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Tips for visualizing very faint bands in agarose gels? - (The PCR ain't going to get better, so the gel must!) (Apr/28/2010 )

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gebirgsziege on Apr 29 2010, 04:36 AM said:

Together with my previous posters I think you could probably optimise the DNA extraction and therefore reduce background. But it is difficult to detect the DNA of the prey in droppings. How old were your samples when they were collected? I had the experience that the insect DNA degrades rapidly which is probably causing your problems. Bat feces is usually not a too bad template (bad but there are worse things :) to get DNA out from).

You are using a six primer multiplex....would it be possible to "split" into two multiplex PCRs, so you can modify the conditions for the primers better and improve the yield? Or is ther a possibility for a nested approach (like unspecific primers for your gene first for 5 - 15 cycles, cleanup, and then multiplexing)?

For better visualising: loading the whole 20ÁL on the gel might help or longer staining times. Small combs, thin gels, and not too much stain to reduce the background.


Thanks... I do feel like I've spent a lot of time (and even more money) trying to find the best extraction protocol, only to return after 2-3 months of tinkering to what I was using in the first place! My samples are not that fresh (between 2-3 years old), and they were stored in a substandard freezer in a tropical country in a house with regular power outages, so... some of it is just the nature of the beast. I may try a nitrogen tank in the future (another researcher did do this for her plant samples).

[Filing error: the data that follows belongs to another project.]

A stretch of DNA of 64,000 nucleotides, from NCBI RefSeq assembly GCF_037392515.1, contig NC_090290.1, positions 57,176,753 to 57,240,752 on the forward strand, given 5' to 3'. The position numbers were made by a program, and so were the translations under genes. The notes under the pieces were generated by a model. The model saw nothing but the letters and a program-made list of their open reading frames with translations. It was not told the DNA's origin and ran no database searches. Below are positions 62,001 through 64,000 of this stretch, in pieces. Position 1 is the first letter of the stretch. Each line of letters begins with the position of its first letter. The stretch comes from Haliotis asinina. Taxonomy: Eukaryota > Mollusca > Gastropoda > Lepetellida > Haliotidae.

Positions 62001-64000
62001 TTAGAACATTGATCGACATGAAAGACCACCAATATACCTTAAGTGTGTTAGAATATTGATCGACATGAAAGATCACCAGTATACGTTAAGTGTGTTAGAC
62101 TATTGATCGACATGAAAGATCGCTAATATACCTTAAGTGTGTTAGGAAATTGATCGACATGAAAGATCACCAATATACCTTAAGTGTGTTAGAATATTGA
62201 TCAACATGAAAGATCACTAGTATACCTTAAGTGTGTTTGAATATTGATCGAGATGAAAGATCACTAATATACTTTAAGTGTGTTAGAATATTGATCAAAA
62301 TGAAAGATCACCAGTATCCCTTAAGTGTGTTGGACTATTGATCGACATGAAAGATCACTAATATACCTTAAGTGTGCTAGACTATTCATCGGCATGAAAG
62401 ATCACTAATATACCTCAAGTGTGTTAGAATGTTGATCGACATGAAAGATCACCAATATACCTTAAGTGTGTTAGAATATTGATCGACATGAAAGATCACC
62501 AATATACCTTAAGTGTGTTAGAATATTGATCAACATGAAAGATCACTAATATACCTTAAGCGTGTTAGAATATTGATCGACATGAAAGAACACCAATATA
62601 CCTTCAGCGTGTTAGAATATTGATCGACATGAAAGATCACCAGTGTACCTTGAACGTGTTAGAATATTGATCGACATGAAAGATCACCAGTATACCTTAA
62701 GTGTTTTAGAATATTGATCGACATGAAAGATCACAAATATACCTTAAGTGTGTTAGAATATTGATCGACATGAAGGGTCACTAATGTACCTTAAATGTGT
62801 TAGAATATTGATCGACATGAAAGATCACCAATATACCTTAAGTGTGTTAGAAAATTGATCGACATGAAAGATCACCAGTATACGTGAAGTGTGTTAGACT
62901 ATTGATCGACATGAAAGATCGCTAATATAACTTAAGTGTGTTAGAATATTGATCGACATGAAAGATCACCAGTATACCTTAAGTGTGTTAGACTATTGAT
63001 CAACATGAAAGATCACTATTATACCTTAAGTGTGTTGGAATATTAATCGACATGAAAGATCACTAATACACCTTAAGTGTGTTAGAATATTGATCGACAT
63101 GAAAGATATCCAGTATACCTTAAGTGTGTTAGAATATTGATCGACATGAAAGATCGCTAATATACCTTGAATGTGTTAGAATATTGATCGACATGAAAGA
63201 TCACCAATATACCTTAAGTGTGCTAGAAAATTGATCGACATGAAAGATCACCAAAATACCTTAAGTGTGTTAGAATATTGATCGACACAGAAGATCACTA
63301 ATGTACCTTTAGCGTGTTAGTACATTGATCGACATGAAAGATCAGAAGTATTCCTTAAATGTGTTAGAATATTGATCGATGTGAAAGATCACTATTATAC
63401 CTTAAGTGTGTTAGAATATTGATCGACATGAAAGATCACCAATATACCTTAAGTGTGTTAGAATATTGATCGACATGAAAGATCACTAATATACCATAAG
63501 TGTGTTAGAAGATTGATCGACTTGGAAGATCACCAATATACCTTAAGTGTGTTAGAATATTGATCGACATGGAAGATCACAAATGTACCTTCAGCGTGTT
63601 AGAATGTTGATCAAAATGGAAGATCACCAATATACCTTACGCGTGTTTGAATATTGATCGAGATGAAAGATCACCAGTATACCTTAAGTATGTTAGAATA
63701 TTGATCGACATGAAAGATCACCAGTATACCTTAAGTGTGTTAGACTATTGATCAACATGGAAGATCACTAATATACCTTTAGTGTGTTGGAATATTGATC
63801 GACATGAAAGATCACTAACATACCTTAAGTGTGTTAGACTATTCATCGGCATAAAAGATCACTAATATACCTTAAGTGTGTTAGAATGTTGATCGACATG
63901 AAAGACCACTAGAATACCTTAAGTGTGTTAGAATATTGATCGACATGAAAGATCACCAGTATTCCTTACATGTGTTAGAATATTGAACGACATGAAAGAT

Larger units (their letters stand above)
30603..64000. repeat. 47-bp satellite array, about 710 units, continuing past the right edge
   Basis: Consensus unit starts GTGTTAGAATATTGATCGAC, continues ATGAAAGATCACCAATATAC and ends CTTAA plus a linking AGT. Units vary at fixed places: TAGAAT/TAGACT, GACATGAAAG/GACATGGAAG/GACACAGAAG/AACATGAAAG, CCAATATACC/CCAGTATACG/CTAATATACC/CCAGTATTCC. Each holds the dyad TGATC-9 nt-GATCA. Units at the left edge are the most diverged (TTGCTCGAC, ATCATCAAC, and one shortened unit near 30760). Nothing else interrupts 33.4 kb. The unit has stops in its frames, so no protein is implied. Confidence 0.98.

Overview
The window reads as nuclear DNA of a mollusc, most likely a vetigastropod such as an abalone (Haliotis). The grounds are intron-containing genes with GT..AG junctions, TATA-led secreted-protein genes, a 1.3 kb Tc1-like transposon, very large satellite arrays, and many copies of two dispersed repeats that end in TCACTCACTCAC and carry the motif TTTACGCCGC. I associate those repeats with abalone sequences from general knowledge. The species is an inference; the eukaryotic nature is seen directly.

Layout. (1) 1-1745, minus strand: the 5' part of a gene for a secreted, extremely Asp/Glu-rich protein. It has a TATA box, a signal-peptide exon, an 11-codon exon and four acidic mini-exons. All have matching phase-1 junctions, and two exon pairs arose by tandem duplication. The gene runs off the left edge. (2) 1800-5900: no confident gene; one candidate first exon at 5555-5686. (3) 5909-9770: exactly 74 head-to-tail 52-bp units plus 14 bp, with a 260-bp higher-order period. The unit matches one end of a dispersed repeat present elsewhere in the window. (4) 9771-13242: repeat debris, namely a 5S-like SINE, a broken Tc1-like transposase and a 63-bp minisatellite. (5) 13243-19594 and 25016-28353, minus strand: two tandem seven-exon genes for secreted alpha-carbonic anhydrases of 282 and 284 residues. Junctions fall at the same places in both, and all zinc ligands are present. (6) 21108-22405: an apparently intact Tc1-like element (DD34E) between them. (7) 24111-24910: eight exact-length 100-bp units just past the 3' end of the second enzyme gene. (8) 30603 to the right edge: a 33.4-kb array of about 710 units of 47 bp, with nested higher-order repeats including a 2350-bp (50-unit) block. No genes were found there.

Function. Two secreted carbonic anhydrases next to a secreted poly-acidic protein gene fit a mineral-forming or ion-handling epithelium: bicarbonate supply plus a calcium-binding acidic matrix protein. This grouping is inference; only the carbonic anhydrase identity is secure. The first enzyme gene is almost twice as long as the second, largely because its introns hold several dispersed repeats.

I guess I could split up the multiplex, although the six different primers seem to play nice together with regard to to positive control. I think I will try another suggestion of increasing the number of cycles. My concern with a nested approach is that I would have to amplify a fairly large chunk of the COII gene to get all of the primers in there, and I don't want to go much about 500 bp becuse the recovery does drop -- I've had very poor luck trying to amplify anything longer than 700 bp. But it is certainly worth a shot. Thanks!

-KimWG-

Everyone else has really good suggestions for trying to optimise your results, so I can't add anything there.
But I did want to say, DON'T PHOTOSHOP your gel pic if you are going to use it for publication- its just plain dodgy!!

Good luck getting it to work :P

-leelee-

leelee on Apr 29 2010, 07:02 PM said:

Everyone else has really good suggestions for trying to optimise your results, so I can't add anything there.
But I did want to say, DON'T PHOTOSHOP your gel pic if you are going to use it for publication- its just plain dodgy!!

Good luck getting it to work :P


So I can't draw the bands in that I want? :P

-KimWG-

Maybe this is a silly question, but can you add the SYBR to the loading buffer and samples, and then load them on a plain gel? Maybe that could decrease your background and improve visualization of the samples.

edited for grammar.

-lab rat-

KimWG on Apr 30 2010, 12:13 PM said:

leelee on Apr 29 2010, 07:02 PM said:

Everyone else has really good suggestions for trying to optimise your results, so I can't add anything there.
But I did want to say, DON'T PHOTOSHOP your gel pic if you are going to use it for publication- its just plain dodgy!!

Good luck getting it to work :P


So I can't draw the bands in that I want? :P



hahahahaha apparently not- go figure?? :P

-leelee-

Hay
in our lab we're using SYBR safe. Recently a representative adviced GelGreen (from VWR, company in Belgium) or GelRed. I find it much more sensitive then SYBR safe and safer :), doesn't penetrate the skin. Anyhow, our bands were much much brighter
Hopefully useful

-fysio lab-
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